Getting chosen to serve in a trial of such a major star accused of such a major crime would be unusual even in Los Angeles or Baldwin’s hometown of New York. But it will be essentially an unheard-of experience for those who are picked as jurors in Santa Fe, New Mexico, though the state has increasingly become a hub of Hollywood production in recent years.

Baldwin and his wife Hilaria arrived at the courthouse Tuesday with at least one of their youngest children. The couple have several children, with the youngest set to turn 2 in September.

Baldwin, 66, could get up to 18 months in prison if jurors unanimously decide he committed the felony when a revolver he was pointing at cinematographer Halyna Hutchins went off, killing her and wounding director Joel Souza during a rehearsal for the Western film “Rust” in October 2021 at Bonanza Creek Ranch, some 18 miles (29 kilometers) from where the trial is being held.

Baldwin has said the gun fired accidentally after he followed instructions to point it toward Hutchins, who was behind the camera. Unaware the gun contained a live round, Baldwin said he pulled back the hammer — not the trigger — and it fired.

The star of “30 Rock” and “The Hunt for Red October” made his first appearance in the courtroom on Monday, when Judge Mary Marlowe Summer, in a significant victory for the defense, ruled at a pretrial hearing that Baldwin’s role as a co-producer on “Rust” isn’t relevant to the trial.

The judge has said that the special circumstances of a celebrity trial shouldn’t keep jury selection from moving quickly, and that opening statements should begin Wednesday.

“I’m not worried about being able to pick a jury in one day,” Marlowe Summer said. “I think we’re going to pick a jury by the afternoon.” 

Special prosecutor Kari Morrissey, however, was dubious that Baldwin’s lawyers, with whom she has clashed in the run-up to the trial, would make that possible.

“It is my guess that with this group of defense attorneys, that’s not gonna happen,” Morrissey said at the hearing.

Baldwin attorney Alex Spiro replied, “I’ve never not picked a jury in one day. I can’t imagine that this would be the first time.”

Dozens of prospective jurors will be brought into the courtroom for questioning Tuesday morning. Cameras that will carry the rest of the proceedings will be turned off to protect their privacy. Jurors are expected to get the case after a nine-day trial.

Attorneys will be able to request they be dismissed for conflicts or other causes. The defense under state law can dismiss up to five jurors without giving a reason, the prosecution three. More challenges will be allowed when four expected alternates are chosen.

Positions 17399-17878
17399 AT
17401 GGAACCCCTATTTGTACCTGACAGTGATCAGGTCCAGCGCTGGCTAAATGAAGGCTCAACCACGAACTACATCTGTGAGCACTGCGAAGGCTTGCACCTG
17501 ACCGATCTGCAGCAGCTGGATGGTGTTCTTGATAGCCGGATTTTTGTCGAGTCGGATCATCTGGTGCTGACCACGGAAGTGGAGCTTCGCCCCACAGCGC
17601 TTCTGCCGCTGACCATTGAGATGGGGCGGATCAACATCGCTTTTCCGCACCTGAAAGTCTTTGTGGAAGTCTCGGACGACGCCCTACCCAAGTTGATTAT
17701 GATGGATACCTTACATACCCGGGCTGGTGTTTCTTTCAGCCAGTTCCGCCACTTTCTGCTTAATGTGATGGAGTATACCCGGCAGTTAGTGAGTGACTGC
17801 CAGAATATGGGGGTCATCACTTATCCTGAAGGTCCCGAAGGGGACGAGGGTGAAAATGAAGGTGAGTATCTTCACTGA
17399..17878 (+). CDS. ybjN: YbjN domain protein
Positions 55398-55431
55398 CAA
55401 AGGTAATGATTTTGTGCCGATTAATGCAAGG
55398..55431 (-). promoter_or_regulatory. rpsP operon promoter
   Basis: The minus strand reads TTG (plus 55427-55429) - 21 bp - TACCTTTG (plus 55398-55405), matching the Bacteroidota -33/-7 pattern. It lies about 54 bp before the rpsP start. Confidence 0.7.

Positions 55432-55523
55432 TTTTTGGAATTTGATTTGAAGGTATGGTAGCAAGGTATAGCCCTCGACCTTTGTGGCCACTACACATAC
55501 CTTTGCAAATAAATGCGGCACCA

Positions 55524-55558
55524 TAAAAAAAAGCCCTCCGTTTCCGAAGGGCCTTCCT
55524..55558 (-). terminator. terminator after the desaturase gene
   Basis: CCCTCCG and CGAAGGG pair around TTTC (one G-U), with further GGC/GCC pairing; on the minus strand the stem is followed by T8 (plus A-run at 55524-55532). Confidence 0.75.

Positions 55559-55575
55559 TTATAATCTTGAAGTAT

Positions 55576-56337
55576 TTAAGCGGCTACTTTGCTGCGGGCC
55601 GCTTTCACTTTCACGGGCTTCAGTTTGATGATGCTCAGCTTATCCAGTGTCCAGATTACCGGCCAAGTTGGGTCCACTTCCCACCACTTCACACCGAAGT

Before Marlowe Sommer’s ruling Monday, prosecutors had hoped to highlight Baldwin’s safety obligations on the set as co-producer to bolster an alternative theory of guilt beyond his alleged negligent use of a firearm. They aimed to link Baldwin’s behavior to “total disregard or indifference for the safety of others” under the involuntary manslaughter law.

But the prosecution managed other wins Monday. They successfully argued for the exclusion of summary findings from a state workplace safety investigation that placed much of the blame on the film’s assistant director, shifting fault away from Baldwin.

And the judge ruled that they could show graphic images from Hutchins’ autopsy, and from police lapel cameras during the treatment of her injuries.

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LogOn: Unfired earth blocks surpass modern building codes

 A new homebuilding method with ancient roots in adobe offers protection from wildfires, earthquakes, high winds and floods, while being climate friendly and sustainable. The secret ingredient: compressed earth blocks made from mud. Shelley Schlender has the story in this week’s episode of LogOn from Superior, Colorado.

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Eugenio Derbez’s ‘Acapulco’ brings feel-good nostalgia to global audiences

Popular Mexican actor Eugenio Derbez has successfully transitioned to Hollywood. His bilingual comedy “Acapulco” on Apple TV is critically acclaimed and has put his work in front of new audiences. The show’s star and producer spoke with Veronica Villafañe about his mission to create an authentic, family-friendly series that positively represents his home country.

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Paramount, Skydance merge, ending Redstone family reign

NEW YORK — The entertainment giant Paramount will merge with Skydance, closing out a decades-long run by the Redstone family in Hollywood and injecting desperately needed cash into a legacy studio that has struggled to adapt to a shifting entertainment landscape. 

It also signals the rise of a new power player, David Ellison, the founder of Skydance and son of billionaire Larry Ellison, the founder of the software company Oracle. 

Shari Redstone’s National Amusements has owned more than three-quarters of Paramount’s Class A voting shares through the estate of her late father, Sumner Redstone. She had battled to maintain control of the company that owns CBS, which is behind blockbuster films such as “Top Gun” and “The Godfather.” 

Just weeks after turning down a similar agreement with Skydance, however, Redstone agreed to a deal on terms that had not changed much.